For any Tennessean that hunts big game out of state, there are new restrictions on the importation of deer, elk and moose carcasses into Tennessee. The Tennessee Fish and Wildlife Commission, in its August meeting, voted unanimously to approve a more cautious approach to the prevention of chronic wasting disease (CWD) coming into the state. The new regulations will go into effect immediately.
Tennessee currently restricts the importation of deer, elk and moose carcasses from restricted CWD-positive areas of North America unless it is deboned meat, antlers, a clean skull (no meat or tissue), antlers attached to a clean skull, cleaned teeth, finished taxidermy products, or hides and tanned products.
Previously, of the 24 CWD-affected states, 13 had statewide restrictions and 11 had restrictions only on the counties with CWD cases. The Canadian provinces of Alberta and Saskatchewan were also restricted in their entirety.
The new rules extend the importation restrictions immediately to the entirety of all states that have had a positive case of CWD. The only exception, a temporary one that expires on May 1, 2017, is for contiguous states to Tennessee that have their affected counties more than 150 miles from the Tennessee border; those states will remain county-restricted. Only Virginia qualifies for the county-only restriction, and again, that exemption expires in about eight months.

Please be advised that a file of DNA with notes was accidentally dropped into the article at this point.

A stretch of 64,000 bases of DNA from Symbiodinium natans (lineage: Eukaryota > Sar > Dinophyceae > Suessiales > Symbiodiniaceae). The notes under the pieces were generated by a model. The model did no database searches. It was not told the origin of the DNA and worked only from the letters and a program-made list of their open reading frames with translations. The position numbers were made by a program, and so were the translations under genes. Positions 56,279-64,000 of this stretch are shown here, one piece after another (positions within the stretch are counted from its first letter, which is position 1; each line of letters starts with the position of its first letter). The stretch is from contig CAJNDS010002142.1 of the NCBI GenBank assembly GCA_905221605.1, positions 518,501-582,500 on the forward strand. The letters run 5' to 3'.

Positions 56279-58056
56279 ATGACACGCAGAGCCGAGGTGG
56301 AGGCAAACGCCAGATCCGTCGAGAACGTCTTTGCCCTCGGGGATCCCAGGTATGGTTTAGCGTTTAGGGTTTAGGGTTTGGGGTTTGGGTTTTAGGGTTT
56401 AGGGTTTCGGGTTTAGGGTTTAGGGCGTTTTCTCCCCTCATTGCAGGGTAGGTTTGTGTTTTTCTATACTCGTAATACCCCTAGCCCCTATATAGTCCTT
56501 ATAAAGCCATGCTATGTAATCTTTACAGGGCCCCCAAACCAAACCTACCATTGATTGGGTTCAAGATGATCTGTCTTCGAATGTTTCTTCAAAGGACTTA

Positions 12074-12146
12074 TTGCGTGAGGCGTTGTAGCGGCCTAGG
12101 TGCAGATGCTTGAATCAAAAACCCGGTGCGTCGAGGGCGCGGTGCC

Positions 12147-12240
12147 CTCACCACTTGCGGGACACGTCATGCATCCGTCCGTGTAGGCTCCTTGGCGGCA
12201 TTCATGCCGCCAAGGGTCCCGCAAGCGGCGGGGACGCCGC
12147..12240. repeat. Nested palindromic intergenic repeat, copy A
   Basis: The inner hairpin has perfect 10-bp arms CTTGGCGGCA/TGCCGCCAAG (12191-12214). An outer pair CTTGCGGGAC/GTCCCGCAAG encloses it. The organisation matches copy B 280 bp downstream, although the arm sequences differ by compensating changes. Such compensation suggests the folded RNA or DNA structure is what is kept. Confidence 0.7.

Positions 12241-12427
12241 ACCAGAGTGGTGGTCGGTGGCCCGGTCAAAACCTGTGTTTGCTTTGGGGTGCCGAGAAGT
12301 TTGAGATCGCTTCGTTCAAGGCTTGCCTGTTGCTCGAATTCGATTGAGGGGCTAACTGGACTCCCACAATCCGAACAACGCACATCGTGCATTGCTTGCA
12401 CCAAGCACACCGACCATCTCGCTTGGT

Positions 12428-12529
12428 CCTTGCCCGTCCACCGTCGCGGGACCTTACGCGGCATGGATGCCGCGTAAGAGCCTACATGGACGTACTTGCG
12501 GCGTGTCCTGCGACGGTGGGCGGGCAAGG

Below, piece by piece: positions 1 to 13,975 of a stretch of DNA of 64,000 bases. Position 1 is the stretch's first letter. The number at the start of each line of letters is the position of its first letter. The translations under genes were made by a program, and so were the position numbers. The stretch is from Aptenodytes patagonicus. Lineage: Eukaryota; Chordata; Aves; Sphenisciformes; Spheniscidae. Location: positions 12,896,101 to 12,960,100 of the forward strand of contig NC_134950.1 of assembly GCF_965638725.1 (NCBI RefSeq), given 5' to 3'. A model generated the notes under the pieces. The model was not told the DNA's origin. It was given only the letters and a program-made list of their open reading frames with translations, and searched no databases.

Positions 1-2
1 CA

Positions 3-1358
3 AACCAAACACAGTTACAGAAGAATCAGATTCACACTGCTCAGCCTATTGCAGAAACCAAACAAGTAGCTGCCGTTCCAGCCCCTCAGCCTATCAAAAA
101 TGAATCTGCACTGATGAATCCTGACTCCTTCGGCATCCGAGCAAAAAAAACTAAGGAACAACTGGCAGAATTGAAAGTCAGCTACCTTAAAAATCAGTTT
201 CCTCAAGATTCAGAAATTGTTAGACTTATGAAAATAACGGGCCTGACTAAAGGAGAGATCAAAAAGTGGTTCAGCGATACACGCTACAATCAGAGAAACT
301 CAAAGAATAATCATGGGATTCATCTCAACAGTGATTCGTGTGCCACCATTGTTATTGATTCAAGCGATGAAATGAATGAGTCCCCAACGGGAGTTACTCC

Chronic wasting disease is a contagious, incurable, and always fatal neurological disease affecting deer, elk and moose. It causes a characteristic spongy degeneration of the brains of infected animals resulting in emaciation, abnormal behavior, loss of bodily functions and eventually death. The malformed proteins, or prions, that are responsible for the disease accumulate in brain tissue, eyes, tonsil, spleen, lymph nodes, intestinal tracts, and spinal cord of infected animals. Live deer can also shed the prion through saliva, urine, and feces. Once introduced into the environment, the infectious prions can persist for up to 18 years; so prevention truly is the only alternative.
To date, 80 free-ranging elk and 9,394 free-ranging deer have been tested for the disease in the state with all the results coming back negative. For the official language of the rules and a description of which states will be impacted go to http://tn.gov/twra/article/cwd-carcass-importation-ban.